Cover image of Sonic Boom

Book Review – Doctor Who 12th Doctor Vol. 6: Sonic Boom

  • Title: Sonic Boom
  • Authors: Robbie Morrison
  • Artists: Mariano Laclaustra, Rachael Stott, Agus Calcagno, Fer Centurion, Carlos Cabrera (Colorist), Hernán Cabrera (Colorist), Rodrigo Fernandes (Colorist), Juan Manuel Tumburus (Colorist), Richard Starkings (Letterer), Jimmy Betancourt (Letterer)
  • Line: 12th Doctor
  • Characters: Twelfth Doctor, Julie D’Aubigny, Val, Sonny
  • Collection Date: 2017
  • Collected Issues: Year 2, Issues # 11-15
  • Publisher: Titan Comics
  • Date Reviewed on GoodReads: 5/23/2019

**Spoiler Alert** Titan Comics Doctor Who The Twelfth Doctor Vol. 6 Sonic Boom is the last book in the second year of the Twelfth Doctor graphic Doctor series. The Twelfth Doctor was played by Peter Capaldi in the British television series, Doctor Who. The Doctor is now traveling alone, and this volume features two stories. In the first story, he lands in France in 1695, where he meets Julie D’Aubigny a swordswoman and opera singer. I also really liked the flashback sequence and art that explains Julie’s character. In France, The Doctor quickly discovers that Cardinal Richelieu is still alive. On his deathbed, the Cardinal began studying dark magic from his secret Dark Library. He was taken over by the alien Darkness. This extended his life but made him even more evil as he feeds anyone who challenges him to the Darkness. The Darkness also wants to use an upcoming eclipse to open Dark Matter portals to take over France. The Doctor with help from Julie and her fantastic singing voice, stop this plan and Richelieu finally dies.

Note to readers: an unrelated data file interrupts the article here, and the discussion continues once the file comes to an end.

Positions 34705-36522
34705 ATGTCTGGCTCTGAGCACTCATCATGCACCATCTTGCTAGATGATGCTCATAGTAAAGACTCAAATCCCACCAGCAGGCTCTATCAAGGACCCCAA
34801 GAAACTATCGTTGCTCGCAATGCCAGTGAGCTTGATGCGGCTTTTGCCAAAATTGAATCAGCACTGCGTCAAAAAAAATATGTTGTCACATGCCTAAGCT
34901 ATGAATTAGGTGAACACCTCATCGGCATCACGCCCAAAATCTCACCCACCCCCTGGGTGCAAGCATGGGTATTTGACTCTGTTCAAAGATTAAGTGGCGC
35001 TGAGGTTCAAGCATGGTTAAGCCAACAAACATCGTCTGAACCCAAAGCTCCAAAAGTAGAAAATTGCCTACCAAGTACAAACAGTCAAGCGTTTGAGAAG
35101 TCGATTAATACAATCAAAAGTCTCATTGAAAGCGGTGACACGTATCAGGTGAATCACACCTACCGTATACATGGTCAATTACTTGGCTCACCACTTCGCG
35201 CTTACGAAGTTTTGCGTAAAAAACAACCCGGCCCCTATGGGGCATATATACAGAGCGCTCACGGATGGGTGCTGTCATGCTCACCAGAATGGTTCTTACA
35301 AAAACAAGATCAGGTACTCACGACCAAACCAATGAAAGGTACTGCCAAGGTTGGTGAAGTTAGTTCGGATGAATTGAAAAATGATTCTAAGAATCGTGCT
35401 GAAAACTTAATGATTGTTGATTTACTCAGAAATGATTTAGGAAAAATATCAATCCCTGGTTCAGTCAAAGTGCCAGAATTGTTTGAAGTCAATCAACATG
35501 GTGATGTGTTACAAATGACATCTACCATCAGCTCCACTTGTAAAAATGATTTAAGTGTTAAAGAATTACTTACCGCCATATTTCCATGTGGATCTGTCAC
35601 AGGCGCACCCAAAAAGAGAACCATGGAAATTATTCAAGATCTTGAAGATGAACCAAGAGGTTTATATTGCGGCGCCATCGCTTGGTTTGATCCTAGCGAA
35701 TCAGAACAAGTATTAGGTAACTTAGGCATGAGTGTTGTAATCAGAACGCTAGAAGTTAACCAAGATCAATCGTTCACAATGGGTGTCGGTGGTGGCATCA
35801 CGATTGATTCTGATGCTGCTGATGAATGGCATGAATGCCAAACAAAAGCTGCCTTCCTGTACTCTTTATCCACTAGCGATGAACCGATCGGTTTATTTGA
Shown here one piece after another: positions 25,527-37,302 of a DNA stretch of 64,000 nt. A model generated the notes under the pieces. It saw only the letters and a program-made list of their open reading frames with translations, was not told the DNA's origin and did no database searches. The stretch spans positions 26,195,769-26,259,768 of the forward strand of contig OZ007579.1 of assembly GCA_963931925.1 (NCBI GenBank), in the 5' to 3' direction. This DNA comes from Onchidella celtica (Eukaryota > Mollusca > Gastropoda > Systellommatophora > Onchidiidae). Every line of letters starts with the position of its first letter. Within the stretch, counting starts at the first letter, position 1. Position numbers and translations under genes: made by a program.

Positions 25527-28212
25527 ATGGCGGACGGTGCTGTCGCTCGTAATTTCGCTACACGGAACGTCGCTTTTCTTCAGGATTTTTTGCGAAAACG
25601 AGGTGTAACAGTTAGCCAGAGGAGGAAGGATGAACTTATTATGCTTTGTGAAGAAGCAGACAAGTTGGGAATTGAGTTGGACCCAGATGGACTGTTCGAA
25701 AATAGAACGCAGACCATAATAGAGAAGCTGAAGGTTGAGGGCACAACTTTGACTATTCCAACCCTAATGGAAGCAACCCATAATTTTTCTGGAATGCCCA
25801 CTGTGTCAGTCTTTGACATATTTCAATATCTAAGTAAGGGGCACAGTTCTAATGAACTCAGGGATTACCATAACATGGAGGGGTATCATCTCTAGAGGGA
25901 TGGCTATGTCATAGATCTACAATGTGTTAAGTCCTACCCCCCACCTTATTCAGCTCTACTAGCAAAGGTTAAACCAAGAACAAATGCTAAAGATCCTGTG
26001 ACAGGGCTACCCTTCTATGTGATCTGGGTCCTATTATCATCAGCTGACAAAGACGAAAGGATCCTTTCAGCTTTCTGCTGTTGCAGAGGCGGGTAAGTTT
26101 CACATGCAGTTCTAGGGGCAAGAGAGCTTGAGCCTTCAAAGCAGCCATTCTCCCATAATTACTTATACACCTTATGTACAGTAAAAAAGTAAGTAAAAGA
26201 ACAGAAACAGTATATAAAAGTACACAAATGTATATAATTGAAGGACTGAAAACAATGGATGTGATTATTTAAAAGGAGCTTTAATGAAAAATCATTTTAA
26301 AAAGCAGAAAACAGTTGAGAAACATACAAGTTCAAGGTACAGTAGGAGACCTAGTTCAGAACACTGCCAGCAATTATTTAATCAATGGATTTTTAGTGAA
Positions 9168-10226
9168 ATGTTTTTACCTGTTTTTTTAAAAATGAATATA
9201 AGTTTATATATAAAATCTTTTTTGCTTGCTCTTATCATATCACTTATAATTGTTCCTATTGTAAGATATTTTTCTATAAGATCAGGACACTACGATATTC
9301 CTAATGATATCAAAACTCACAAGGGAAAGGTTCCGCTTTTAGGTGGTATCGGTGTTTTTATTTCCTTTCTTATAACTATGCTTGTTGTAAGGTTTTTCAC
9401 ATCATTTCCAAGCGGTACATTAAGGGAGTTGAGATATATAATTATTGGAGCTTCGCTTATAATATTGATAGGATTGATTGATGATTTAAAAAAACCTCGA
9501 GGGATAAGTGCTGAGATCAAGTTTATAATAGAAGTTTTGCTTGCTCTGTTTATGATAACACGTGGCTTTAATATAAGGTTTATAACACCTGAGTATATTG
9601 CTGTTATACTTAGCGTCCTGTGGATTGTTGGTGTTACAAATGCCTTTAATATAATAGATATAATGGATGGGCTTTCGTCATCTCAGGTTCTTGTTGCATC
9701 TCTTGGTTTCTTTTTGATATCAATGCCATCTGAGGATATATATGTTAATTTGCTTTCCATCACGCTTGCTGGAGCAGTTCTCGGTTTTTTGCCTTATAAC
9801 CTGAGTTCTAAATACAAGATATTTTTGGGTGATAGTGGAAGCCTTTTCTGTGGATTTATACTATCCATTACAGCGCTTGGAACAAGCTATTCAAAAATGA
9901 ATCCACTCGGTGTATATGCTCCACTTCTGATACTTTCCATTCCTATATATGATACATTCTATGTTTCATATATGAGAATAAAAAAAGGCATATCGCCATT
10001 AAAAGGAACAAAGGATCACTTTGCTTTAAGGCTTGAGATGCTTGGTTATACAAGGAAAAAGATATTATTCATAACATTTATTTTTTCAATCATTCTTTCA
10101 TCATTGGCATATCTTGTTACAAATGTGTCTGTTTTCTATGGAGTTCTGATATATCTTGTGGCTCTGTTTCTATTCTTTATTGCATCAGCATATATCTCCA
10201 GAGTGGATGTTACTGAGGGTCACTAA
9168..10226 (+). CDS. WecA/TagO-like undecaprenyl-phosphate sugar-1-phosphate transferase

The artwork for this story is fantastic – it really looks like paintings. There’s a darkness to the panels, but it has a sepia edge to it. I loved the art, it was so beautiful. I also really liked Julie, who becomes a one-time companion. First, she’s instrumental to the story as her voice, amplified by the Doctor’s sonic screwdriver, is able to defeat the darkness. Second, the character in the story is based on a real person, and the graphic novel has a two-page article at the back that tells her real story. I think this is the first time we’ve seen a real historical person in a Titan Comics Doctor Who graphic novel in this way and I really liked it. I hope we see more.

The second story, which is much shorter, is about a comic book writing team. The Writer, Sonny, and the Artist, Val, publish a successful independent comic called “Time Surgeon”. Yes, it’s a reference to Doctor Who and Titan Comics. Sigh. But the Doctor arrives, picks up the two artists, and gives them a grand tour. He finally takes them to a planet that’s meant to be the home of all sorts of artists, writers, and great thinkers and philosophers. But when they arrive it’s been taken over and free and independent thought outlawed. The Doctor, Sonny, and Val have to find a way to stop the Mind Draining Brain Creatures – which they do. Along the way, Sonny and Val go from snipping at each other to admitting their true feelings. At the end of the story, it’s implied this was the Doctor’s entire purpose for meeting them in the first place, rather than being annoyed by the flatness and poor characterization of their Time Surgeon stories.

The second story was OK, and I actually ended up liking the romance, but it was also a bit short. I don’t like seeing comics parody themselves so the story started in an annoying place but it got better. By the end, it felt like a geeky version of Moonlighting which worked.

Overall, this is still a good volume and I like this series. Recommended.

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